It’s now a rare thing for boxing fans to get very excited about the undercard for a major fight. The preliminaries for big showdowns are often exercises in tedium as we suffer through a series of pointless bouts, the matches invariably offering limited talent and minimal excitement.
But that was not the case in 1920 in Benton Harbor, Michigan when three of the greatest ever to lace up the gloves stepped into the ring, one after the other. In fact, in terms of an assemblage of all-time great boxing talent, it remains perhaps the best boxing card ever. No one at the time could have fully appreciated how special the event was, but that’s completely understandable. In terms of Hall of Fame talent, fight fans in the 1920’s were spoiled rotten.
First up, the immortal Sam Langford, without question one of the greatest boxers of all-time, pound-for-pound, and arguably the best to never win a world title. For the fans at Benton Harbor, Langford took on Big Bill Tate in a hard-fought six rounder. In 1920, and for more than a decade after, “The Color Line” as they liked to call it (the phrase having a nicer ring to it than “The Bigotry Line” or “The KKK Line”), was closely observed due to the trauma Jack Johnson‘s championship reign had inflicted on white America. White and black heavyweights rarely faced one another as a result.
Langford and Tate were, like Harry Wills, Sam McVey and Joe Jeannette, in a group of highly talented black heavyweights who never received the opportunities they deserved and instead were forced to repeatedly battle one another, a sort of Negro League of boxing, if you will. Tate was a huge heavyweight for that time, over six-and-a-half feet tall and weighing more than 220 pounds. He was also one of Jack Dempsey’s preferred sparring partners.
Tate and Langford ultimately fought ten times and this was their sixth meeting. Langford ended up winning the series with five victories against four losses and a draw, but the fact Langford won any of their contests is clear testament to The Boston Terror’s ring genius as he gave away huge advantages to Tate in height, reach and weight. On this occasion, the six round newspaper decision went to Tate “by a shade,” according to both the Bismarck and Chicago Tribunes.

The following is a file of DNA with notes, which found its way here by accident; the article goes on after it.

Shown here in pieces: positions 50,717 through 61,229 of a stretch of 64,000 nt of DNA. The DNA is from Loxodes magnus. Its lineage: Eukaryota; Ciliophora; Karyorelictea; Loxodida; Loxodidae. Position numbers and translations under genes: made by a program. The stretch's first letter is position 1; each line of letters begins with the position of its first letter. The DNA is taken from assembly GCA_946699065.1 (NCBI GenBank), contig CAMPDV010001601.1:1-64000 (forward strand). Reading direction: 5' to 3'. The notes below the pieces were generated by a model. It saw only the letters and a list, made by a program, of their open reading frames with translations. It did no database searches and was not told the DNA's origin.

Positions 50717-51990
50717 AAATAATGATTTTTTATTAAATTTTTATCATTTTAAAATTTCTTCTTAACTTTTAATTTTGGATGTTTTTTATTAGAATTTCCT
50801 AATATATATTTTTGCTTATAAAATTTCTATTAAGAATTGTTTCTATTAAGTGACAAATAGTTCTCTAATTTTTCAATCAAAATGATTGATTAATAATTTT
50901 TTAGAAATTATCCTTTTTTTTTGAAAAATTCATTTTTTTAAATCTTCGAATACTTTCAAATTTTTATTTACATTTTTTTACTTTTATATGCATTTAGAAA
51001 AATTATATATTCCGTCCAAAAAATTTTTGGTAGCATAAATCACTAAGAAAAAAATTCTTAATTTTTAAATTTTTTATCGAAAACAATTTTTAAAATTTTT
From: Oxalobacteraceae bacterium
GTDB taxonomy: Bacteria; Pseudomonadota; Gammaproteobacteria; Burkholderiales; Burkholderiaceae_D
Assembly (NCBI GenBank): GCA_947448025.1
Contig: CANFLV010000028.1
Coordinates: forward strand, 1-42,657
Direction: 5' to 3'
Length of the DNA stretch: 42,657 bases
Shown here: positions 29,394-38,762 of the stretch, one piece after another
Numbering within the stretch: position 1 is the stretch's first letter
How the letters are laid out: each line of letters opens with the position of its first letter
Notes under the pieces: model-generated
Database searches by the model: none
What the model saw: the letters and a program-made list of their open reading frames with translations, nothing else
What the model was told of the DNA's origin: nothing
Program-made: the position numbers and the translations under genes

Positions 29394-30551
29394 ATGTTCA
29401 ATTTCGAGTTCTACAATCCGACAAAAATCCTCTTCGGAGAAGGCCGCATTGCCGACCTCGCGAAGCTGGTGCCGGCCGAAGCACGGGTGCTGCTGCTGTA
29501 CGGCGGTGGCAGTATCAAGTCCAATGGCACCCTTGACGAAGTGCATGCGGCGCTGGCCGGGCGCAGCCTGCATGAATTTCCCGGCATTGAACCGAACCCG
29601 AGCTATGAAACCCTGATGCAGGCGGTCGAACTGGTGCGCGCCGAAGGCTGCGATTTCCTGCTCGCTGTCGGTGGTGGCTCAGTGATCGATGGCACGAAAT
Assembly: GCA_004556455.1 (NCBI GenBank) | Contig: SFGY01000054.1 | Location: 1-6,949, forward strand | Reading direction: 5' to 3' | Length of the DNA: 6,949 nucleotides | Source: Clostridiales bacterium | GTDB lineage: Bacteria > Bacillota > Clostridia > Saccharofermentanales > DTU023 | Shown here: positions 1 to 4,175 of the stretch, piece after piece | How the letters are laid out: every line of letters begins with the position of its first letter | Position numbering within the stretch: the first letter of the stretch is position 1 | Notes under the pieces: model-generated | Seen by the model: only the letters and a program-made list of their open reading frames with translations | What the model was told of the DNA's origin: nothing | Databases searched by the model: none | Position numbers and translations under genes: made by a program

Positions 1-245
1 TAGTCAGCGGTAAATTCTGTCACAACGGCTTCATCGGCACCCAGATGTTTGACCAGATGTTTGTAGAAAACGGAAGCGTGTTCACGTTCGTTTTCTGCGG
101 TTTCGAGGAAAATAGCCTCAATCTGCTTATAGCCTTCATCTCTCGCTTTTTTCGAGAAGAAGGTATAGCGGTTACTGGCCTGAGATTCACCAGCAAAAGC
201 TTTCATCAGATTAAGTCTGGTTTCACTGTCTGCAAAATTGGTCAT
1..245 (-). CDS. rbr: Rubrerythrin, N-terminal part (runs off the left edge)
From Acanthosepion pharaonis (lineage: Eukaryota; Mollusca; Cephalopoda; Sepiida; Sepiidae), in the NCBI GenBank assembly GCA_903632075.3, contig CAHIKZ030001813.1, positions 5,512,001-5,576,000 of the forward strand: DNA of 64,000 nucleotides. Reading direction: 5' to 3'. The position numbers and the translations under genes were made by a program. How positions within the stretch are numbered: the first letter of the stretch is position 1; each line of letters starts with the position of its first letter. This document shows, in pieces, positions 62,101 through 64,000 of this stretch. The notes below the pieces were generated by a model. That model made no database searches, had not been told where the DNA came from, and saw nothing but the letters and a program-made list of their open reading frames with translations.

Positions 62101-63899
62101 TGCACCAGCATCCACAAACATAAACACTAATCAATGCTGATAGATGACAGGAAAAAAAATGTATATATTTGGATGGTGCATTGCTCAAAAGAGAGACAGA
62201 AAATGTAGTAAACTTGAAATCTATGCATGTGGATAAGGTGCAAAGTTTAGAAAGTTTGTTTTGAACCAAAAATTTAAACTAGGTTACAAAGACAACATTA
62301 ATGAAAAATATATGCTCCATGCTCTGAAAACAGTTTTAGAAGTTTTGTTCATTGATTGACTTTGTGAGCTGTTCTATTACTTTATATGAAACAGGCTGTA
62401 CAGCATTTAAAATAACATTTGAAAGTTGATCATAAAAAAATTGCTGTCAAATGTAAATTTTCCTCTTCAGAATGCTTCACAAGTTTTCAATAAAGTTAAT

Next up, “The Human Windmill,” the great Harry Greb, with little doubt the best middleweight ever and one of the ten best boxers of all-time, pound for pound. His opponent, Chuck Wiggins, otherwise known as “The Hoosier Playboy,” was no pushover either. Wiggins proved a durable heavyweight, giving greats Tommy Loughran and Gene Tunney tough battles before he was through. He and Greb fought eight times and while Wiggins never came close to defeating “The Pittsburgh Windmill,” he did give him more than a bit of trouble on a few occasions and this was one of them.
For this meeting, Wiggins tested a new strategy: recklessly leaping at his opponent and throwing wild punches in order to prevent Greb from imposing his trademark swirling, swarming style. It troubled Greb for about three rounds before he started timing his larger opponent and finding openings for his attack. The last several rounds belonged to “The Smoke City Wildcat” and the smaller man once again proved superior. As we all know, Greb would establish himself as one of the greatest of all time before his untimely death in 1926. Less well known is the fact “The Hoosier Playboy” fought for another decade before embarking on a long career of thrilling bouts with the Indianapolis police.
Finally, the main event: Jack Dempsey defending, for the first time, the heavyweight title he had taken from Jess Willard over a year ago. His opponent was Billy Miske and the fight was nothing exceptional, though the story behind it is. “The Manassa Mauler” knocked “The St. Paul Thunderbolt” down three times, the last for the count in the third round. These were the first knockdowns of Miske’s career but his sudden vulnerability was due not entirely to Dempsey’s thunderous power.
Miske’s terrible secret was he was slowly dying of kidney failure, but he had to keep fighting to pay off his debts and support his family. He had been diagnosed two years previous, and while there were rumours regarding his declining health, the sad truth would not fully emerge until after Miske’s death. Incredibly, Miske would have another 23 matches after this loss, winning all but two, before he finally succumbed on New Year’s Day, 1924. “Billy Miske and Benton Harbor,” Dempsey would later say. “Well, I wish it never happened.”
That Labor Day card was the first of many successful big events engineered by the team of Dempsey, his manager Jack Kearns, and genius promoter Tex Rickard. Together, over the next several years, they made boatloads of money. But one of the most intriguing facets of this event was how it renewed talk of a Dempsey vs Greb confrontation, a dream fight if there ever was one, and a clash that likely would have been just as huge as the following year’s Dempsey vs Carpentier battle, the first ever million-dollar gate.
And yet the bout never came off. No one will ever know for certain why, but the fact is, a few days prior to the Benton Harbor card, in a bid to further drum up interest, Greb and Dempsey sparred several rounds. As no less an authority than The New York Times reported: “Dempsey could do but little with the speedy light heavyweight, while Greb seemed to be able to hit Dempsey almost at will.”
And yet, who knows, it’s just as likely that, given the chance, Sam Langford would have whipped them both. Or Dempsey would have knocked out Langford. Or Greb would have overwhelmed the other two — we can only speculate. Three all-time greats and three amazing matches that, unfortunately, never happened. The next best thing took place almost a century ago when all three ring legends competed on the same September afternoon. — Michael Carbert